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Qualcomm to spend $4.2B more on GlobalFoundries chips


MALTA, N.Y. (NEWS10) – Qualcomm agreed to buy an additional $4.2 billion in semiconductor chips from GlobalFoundries’ Malta factory, bringing its total commitment to $7.4 billion in purchases through 2028, according to a Monday release. The announcement comes after a prior $3.2 billion purchasing agreement between the two companies and will produce chips for use in 5G transceivers, Wi-Fi, automotive, and Internet of Things (IoT) connectivity.

U.S. chipmaker Qualcomm, which makes mostly mobile phone chips, was one of GlobalFoundries’ first customers to sign a long-term agreement in 2021, covering multiple geographies and technologies. GlobalFoundries Chief Executive Thomas Caulfield said in a statement that having Qualcomm as a long-term customer of its Malta factory would help to expand the company’s nationwide manufacturing footprint.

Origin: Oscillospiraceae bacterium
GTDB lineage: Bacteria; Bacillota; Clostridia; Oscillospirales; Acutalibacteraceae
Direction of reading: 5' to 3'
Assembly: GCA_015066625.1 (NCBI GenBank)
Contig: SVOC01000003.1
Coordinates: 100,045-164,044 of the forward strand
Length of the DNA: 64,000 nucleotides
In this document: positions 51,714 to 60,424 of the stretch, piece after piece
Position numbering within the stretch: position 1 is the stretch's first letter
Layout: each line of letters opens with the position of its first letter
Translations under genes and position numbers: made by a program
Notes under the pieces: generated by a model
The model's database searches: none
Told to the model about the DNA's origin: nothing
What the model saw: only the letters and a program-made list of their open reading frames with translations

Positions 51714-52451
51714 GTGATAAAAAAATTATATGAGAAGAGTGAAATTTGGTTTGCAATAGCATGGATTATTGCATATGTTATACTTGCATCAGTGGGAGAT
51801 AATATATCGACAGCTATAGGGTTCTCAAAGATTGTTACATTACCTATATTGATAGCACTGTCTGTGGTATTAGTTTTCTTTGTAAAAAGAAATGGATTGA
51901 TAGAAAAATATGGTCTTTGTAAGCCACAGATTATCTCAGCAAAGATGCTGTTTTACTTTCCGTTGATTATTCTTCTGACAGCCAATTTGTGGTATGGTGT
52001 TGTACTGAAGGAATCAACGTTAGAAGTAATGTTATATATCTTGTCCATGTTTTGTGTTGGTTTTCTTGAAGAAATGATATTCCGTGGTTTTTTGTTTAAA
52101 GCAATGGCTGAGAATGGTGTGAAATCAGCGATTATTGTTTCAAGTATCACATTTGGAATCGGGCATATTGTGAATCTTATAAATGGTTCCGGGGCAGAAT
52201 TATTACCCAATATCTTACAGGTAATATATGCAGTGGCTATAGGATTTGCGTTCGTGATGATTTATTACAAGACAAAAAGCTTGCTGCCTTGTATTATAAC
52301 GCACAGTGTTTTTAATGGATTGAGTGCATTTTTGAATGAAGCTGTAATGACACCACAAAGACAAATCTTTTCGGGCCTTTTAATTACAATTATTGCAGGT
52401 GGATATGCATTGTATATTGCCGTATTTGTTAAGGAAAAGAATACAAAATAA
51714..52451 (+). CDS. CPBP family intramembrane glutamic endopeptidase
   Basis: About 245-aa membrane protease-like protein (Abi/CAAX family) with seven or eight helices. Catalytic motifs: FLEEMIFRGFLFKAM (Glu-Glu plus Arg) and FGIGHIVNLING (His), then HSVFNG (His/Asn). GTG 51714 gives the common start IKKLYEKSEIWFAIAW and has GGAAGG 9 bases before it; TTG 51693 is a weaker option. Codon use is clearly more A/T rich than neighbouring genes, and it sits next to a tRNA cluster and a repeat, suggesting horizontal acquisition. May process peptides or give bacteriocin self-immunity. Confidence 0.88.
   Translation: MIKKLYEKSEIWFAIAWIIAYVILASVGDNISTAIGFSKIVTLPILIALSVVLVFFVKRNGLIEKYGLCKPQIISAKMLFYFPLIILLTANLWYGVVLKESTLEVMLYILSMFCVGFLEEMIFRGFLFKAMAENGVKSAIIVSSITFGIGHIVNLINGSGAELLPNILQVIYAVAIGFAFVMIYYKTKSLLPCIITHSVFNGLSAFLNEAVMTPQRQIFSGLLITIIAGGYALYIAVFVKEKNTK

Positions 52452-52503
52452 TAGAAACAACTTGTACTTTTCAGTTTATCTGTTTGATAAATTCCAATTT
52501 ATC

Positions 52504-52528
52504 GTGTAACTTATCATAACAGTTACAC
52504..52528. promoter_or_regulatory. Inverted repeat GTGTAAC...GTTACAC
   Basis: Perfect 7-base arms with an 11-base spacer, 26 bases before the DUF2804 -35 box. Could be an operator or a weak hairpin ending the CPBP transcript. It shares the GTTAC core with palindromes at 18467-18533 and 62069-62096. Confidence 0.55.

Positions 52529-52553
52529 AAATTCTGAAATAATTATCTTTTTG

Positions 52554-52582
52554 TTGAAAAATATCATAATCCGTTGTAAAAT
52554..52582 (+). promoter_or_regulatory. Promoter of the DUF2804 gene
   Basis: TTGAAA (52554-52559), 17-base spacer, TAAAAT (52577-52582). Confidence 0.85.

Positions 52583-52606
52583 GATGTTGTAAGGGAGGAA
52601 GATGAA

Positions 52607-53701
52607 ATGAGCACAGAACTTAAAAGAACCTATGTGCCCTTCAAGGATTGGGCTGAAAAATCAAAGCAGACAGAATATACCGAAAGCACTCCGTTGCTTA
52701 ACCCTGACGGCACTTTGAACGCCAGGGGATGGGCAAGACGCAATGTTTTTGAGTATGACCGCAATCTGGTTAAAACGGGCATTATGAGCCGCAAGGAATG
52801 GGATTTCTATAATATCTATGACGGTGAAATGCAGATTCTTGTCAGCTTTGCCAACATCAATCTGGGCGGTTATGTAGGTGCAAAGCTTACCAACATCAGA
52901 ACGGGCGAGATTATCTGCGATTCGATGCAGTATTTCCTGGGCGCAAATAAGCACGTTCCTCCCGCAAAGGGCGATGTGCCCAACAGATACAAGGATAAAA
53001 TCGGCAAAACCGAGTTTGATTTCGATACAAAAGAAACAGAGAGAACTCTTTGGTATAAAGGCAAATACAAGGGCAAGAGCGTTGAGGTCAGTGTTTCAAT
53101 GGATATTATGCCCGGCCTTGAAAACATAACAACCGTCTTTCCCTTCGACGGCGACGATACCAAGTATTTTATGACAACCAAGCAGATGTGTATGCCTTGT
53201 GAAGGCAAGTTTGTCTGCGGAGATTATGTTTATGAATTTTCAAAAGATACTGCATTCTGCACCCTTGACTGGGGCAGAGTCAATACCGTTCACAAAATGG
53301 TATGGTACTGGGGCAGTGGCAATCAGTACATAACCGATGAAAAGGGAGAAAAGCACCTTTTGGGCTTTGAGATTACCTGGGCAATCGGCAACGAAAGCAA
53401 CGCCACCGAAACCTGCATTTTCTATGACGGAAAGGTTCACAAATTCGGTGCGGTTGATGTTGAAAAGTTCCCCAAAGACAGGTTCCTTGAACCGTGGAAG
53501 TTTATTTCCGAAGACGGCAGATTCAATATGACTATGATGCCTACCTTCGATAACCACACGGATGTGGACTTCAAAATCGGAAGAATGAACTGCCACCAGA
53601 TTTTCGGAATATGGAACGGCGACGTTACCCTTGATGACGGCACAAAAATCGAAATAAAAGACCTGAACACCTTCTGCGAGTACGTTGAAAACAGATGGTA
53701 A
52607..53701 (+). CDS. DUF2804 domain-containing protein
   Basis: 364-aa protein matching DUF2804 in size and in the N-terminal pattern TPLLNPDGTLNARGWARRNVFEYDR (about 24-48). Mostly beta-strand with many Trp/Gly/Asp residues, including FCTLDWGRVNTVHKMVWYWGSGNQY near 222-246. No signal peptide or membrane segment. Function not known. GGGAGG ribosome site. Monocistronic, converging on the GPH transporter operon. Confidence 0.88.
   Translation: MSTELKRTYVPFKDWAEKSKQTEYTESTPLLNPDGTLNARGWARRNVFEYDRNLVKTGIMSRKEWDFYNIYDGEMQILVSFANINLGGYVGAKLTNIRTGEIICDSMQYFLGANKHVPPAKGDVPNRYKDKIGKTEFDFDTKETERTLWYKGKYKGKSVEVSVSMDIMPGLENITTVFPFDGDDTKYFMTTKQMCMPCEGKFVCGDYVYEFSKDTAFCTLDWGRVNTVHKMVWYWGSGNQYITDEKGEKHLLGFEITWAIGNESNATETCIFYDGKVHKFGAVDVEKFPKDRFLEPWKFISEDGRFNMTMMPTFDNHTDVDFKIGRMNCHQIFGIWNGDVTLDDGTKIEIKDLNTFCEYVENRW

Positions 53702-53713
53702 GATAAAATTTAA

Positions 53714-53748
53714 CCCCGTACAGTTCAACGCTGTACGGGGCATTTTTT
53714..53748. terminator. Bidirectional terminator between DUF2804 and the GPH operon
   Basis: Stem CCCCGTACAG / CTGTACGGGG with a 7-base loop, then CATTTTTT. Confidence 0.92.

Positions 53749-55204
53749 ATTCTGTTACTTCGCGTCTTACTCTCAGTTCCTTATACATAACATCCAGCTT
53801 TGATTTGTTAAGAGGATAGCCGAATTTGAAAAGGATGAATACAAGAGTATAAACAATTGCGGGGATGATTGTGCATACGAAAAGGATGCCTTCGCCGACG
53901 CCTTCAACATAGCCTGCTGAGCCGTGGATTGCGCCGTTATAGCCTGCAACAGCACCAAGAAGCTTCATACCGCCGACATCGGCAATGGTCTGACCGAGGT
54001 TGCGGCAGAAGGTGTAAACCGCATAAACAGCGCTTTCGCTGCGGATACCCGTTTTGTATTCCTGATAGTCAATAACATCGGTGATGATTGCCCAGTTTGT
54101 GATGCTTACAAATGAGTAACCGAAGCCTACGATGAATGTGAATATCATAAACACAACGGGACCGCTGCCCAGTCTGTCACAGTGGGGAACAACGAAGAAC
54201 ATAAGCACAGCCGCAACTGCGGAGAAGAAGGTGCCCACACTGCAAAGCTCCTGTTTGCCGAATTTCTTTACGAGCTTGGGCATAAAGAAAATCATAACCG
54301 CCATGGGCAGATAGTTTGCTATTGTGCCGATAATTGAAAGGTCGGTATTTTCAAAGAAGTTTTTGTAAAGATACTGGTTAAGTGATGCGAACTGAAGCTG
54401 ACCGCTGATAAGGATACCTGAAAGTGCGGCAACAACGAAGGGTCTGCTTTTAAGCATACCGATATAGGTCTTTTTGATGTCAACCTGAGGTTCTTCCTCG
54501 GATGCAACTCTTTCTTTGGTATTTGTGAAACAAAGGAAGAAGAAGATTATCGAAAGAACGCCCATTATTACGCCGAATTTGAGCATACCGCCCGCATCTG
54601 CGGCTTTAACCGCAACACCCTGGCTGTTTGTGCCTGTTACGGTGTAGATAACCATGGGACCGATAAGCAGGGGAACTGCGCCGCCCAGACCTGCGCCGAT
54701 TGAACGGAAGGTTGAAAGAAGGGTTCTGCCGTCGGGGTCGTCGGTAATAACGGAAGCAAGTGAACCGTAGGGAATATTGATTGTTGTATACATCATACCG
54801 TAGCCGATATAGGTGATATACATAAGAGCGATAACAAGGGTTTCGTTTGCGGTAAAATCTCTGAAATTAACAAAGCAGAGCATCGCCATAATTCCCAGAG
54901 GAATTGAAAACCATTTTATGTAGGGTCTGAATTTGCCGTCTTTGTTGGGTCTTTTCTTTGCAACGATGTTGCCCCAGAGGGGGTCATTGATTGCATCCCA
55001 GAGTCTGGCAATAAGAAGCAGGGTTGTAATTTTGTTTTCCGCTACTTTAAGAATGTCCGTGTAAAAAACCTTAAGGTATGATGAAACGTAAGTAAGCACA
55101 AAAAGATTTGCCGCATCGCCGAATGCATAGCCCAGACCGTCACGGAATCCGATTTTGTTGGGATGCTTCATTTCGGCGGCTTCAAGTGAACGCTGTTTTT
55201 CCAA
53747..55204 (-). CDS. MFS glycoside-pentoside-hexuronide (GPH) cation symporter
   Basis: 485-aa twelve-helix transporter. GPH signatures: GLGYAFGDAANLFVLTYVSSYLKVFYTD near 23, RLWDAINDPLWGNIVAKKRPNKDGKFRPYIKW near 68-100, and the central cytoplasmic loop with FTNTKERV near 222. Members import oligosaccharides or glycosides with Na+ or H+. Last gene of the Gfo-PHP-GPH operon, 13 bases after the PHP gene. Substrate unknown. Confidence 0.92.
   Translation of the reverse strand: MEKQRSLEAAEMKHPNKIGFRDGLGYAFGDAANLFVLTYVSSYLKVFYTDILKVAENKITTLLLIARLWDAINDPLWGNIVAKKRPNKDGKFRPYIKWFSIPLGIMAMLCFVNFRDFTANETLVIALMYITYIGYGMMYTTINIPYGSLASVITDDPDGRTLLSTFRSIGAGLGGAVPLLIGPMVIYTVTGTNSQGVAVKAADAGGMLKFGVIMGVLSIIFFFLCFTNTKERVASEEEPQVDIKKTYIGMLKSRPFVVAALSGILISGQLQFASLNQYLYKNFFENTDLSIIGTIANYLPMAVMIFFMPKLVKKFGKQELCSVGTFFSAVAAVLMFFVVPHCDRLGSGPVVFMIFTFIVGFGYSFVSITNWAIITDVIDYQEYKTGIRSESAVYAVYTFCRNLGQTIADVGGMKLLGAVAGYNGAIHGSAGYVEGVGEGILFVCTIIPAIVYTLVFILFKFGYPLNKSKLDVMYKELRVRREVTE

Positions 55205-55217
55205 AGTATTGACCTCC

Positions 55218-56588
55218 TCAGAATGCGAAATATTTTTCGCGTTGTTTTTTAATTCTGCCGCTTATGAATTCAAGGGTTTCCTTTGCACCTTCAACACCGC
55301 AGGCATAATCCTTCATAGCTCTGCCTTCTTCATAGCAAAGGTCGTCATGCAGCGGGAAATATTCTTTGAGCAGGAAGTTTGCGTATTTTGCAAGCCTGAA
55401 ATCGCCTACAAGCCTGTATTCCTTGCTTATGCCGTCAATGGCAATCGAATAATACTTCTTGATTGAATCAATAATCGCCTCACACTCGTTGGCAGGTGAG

Congressman Paul D. Tonko cheered the announcement Monday afternoon, saying, “Today’s welcome news is exactly why I fought so hard to deliver robust legislation that drives U.S. semiconductor manufacturing. Our CHIPS and Science Act is a game-changer for our Capital Region and will reinvigorate this critical industry while bringing good-paying jobs and key investments for years to come.”

“[Tuesday], I will join President Biden to celebrate making this transformational bill law,” continued Tonko. “As I look forward to additional pioneering investments like those between GlobalFoundries and Qualcomm, I will continue pushing for action that delivers for American workers, consumers, and communities.”

The global demand for semiconductors is growing at an unprecedented rate, according to Erica McGill, a spokesperson for GlobalFoundries. McGill said the company is responding to this growth through a series of strategic long-term agreements with existing and new customers and simultaneously expanding global capacity to meet customer demand in partnership with federal and local governments. Monday’s announcement is an important step consistent with this collaborative model, she said.


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